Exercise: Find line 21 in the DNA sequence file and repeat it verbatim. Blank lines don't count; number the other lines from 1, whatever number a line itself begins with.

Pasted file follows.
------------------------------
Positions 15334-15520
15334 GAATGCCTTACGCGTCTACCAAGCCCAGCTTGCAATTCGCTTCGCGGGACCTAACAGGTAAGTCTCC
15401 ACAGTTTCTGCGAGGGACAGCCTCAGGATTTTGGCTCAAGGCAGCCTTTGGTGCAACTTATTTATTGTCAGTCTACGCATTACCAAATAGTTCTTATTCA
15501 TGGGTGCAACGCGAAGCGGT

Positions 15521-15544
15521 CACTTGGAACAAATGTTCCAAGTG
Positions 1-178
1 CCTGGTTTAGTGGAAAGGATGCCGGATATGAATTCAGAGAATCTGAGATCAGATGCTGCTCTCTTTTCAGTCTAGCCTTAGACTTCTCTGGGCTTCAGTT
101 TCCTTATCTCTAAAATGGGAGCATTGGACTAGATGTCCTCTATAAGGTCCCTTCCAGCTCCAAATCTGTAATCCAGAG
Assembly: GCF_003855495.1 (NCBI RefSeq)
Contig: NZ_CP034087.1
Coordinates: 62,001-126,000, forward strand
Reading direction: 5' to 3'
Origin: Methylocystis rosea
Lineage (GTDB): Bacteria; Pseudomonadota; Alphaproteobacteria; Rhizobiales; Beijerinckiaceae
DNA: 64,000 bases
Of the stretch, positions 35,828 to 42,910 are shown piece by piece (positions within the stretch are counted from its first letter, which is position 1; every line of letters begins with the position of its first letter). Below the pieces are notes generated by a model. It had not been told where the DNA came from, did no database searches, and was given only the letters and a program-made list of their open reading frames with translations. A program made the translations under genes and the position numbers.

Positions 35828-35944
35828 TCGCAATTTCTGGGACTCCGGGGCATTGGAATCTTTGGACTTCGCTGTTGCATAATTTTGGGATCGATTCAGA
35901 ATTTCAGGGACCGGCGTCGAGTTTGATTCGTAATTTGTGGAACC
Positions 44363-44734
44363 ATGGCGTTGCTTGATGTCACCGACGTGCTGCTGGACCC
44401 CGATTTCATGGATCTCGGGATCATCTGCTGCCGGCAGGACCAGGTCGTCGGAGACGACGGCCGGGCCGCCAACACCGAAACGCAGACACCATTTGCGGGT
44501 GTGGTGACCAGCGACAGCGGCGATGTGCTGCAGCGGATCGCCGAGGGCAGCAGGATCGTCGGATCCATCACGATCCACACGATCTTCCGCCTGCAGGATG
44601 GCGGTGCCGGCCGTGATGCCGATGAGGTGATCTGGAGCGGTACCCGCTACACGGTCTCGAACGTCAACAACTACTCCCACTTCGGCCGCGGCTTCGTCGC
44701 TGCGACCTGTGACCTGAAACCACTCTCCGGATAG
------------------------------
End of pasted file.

Positions 44363-44734